The prime purpose of being four is to enjoy being four – of secondary importance is to prepare for being five. ~ Jim Trelease, The Read-Aloud Handbook, 1985
Over a week ago now my Rainbow turned five years old. I found the fact that my wee babe is turning five a bit depressing somehow. I was feeling a bit glum in the week or so heading up to her big day. I guess it’s because at five she really is a “big kid”.
She has become so independent. She only takes naps every couple of days now and at some point in the past year she stopped sucking her thumb at bedtime (thank goodness!) She does her “bedtime business” on her own each night, and she dresses herself every morning though sometimes I have to exercise my right to veto her outfit choices.
Her continuing obsession with the colour pink is deeply troubling to me. When asked what she wants to be when she grows up she answers a mom, a librarian or a doctor. She has been helping me with cooking meals more often and is really eager to learn about food. She’s curious about food groups, balanced meals, portions, recipes, the whole shebang.
She loves going to school, and will beg me to go on days when she is sick. She loves fairies and Tinkerbell. She draws amazing pictures. She loves to draw robots. She can copy characters from her picture books with surprising accuracy. She loves books. She still insists on a chapter from “Dorothy-Toto” at bedtime. She loves to read to herself or to her sister.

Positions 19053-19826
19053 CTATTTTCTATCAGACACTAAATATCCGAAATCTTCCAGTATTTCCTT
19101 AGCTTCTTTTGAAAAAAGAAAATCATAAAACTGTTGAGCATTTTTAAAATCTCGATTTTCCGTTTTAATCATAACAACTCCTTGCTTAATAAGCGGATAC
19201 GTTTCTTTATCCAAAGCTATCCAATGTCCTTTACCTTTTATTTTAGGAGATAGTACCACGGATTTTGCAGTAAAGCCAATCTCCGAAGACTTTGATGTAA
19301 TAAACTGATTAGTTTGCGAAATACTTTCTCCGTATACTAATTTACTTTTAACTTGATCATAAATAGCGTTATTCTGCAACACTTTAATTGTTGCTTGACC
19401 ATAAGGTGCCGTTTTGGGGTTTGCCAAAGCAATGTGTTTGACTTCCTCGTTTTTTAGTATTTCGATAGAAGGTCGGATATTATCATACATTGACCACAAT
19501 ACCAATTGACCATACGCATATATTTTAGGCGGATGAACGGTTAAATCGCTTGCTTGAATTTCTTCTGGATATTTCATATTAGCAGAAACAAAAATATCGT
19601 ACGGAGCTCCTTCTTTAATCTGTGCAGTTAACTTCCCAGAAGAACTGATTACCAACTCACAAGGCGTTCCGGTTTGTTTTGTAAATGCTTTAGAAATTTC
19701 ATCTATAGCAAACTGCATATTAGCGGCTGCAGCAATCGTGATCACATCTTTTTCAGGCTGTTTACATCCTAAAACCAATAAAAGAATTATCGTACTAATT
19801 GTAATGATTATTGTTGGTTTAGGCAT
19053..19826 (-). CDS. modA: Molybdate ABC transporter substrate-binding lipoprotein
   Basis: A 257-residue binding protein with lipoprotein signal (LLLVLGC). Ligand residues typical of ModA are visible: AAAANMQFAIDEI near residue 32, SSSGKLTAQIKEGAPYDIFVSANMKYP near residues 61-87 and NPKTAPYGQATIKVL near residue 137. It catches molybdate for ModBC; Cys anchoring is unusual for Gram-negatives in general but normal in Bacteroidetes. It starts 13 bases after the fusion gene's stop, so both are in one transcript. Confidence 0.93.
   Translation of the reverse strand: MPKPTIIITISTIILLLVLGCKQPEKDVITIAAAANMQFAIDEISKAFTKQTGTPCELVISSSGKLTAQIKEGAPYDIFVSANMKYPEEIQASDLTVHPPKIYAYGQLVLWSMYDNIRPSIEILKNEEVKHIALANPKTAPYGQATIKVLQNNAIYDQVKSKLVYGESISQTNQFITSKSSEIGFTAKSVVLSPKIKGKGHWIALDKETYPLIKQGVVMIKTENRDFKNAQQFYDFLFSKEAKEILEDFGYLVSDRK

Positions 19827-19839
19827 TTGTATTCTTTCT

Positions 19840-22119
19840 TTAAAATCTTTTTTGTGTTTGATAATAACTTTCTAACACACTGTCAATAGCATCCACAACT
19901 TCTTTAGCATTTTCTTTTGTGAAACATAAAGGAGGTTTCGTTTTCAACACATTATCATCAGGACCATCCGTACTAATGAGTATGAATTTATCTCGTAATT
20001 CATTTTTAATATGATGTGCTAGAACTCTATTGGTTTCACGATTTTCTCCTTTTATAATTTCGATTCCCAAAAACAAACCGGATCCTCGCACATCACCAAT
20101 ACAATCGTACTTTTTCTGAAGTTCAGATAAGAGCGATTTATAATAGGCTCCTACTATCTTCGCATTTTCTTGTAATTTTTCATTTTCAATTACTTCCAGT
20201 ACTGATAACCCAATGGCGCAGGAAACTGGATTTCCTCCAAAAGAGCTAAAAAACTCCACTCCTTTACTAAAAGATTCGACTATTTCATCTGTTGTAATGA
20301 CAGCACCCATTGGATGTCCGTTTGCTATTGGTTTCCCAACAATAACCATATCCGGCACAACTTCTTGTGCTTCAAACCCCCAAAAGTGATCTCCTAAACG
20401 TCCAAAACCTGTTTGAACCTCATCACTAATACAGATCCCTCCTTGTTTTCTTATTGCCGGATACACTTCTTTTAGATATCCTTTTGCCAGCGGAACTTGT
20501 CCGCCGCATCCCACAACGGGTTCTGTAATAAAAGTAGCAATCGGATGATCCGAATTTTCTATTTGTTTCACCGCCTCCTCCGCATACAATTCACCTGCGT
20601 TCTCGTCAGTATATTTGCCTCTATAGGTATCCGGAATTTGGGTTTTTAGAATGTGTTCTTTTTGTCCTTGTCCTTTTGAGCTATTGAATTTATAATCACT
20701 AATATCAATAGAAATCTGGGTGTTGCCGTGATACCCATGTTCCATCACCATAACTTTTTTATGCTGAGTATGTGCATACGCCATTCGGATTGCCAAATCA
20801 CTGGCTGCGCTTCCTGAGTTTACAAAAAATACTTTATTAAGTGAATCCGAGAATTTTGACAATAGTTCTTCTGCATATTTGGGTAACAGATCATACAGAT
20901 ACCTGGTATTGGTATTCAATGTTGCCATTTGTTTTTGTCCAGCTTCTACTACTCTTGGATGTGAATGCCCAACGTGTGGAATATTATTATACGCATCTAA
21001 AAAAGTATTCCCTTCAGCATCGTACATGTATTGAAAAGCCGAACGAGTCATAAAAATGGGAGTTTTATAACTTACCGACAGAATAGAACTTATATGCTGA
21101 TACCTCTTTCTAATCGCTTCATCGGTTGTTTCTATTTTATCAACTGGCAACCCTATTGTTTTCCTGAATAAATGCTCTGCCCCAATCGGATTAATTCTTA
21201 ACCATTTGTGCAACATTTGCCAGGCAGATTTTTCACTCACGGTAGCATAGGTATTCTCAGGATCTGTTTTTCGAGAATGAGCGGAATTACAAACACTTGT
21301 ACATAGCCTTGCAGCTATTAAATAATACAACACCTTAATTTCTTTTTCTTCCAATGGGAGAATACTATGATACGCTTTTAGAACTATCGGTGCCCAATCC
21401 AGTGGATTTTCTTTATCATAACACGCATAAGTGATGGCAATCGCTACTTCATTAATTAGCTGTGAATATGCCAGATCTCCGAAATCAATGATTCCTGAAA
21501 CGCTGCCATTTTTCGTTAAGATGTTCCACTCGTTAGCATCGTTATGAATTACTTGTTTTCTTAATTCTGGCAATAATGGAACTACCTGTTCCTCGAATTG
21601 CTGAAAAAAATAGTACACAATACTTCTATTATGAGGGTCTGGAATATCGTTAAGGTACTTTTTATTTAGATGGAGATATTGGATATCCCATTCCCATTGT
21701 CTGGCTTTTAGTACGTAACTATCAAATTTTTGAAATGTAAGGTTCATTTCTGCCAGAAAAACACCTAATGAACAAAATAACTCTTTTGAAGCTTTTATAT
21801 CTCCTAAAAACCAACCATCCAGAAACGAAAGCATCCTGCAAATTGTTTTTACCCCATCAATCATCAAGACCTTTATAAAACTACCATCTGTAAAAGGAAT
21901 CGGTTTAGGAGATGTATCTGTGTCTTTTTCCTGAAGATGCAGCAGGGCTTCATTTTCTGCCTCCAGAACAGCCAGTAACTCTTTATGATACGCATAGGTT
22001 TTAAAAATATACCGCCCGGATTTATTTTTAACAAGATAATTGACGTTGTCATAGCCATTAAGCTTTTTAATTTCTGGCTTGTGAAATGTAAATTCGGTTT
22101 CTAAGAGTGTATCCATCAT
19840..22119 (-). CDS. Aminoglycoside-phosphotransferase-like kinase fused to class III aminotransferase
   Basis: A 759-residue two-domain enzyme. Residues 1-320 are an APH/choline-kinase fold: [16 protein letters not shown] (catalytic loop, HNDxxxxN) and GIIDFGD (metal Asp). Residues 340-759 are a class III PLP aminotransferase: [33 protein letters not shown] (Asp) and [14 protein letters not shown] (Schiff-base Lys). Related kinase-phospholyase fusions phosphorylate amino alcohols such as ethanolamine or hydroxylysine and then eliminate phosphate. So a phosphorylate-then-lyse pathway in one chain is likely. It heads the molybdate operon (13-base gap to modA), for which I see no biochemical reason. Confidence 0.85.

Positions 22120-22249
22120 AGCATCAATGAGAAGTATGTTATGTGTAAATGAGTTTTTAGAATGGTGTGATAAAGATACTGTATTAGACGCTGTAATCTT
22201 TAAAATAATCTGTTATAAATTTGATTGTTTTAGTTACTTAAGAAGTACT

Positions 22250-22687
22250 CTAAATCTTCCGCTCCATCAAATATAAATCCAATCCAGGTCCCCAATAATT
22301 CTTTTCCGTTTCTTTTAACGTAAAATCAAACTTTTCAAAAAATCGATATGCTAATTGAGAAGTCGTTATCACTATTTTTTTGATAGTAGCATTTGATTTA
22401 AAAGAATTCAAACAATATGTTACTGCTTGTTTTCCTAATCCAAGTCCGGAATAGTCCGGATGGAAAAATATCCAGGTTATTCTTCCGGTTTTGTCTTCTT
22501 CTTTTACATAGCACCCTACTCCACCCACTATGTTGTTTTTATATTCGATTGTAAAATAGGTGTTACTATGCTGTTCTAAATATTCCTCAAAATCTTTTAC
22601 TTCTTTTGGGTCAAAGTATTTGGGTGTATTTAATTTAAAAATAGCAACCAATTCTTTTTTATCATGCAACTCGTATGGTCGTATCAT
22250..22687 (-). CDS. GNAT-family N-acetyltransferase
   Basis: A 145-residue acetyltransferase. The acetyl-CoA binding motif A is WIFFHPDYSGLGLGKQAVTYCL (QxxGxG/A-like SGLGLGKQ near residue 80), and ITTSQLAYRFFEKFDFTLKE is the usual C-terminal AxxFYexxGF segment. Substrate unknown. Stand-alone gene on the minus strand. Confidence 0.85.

She is a completely awesome big sister. She helps, teaches and plays with Rocket in the most amazing ways. I’m not saying they don’t occasionally try and kill each other, but mostly I’m deeply impressed by the way she treats her little sister.
She drives me bonkers with her refusal to tell me anything about her school day, or her trips to Mimi’s house, or any other time we spend apart. When I ask her about her day she invariably answers either “I can’t tell you, you weren’t there.”, or “You already know because you were there!”
The real menace in dealing with a five-year-old is that in no time at
all you begin to sound like a five-year-old. ~ Joan Kerr, Please Don’t
Eat the Daisies, 1957
She is an empathetic, caring, kind, sweet, intelligent, curious little
girl who often drives me completely mad. I’m proud of her, I love her
deeply, and I can’t wait to see what the future holds for her. Happy
birthday baby girl!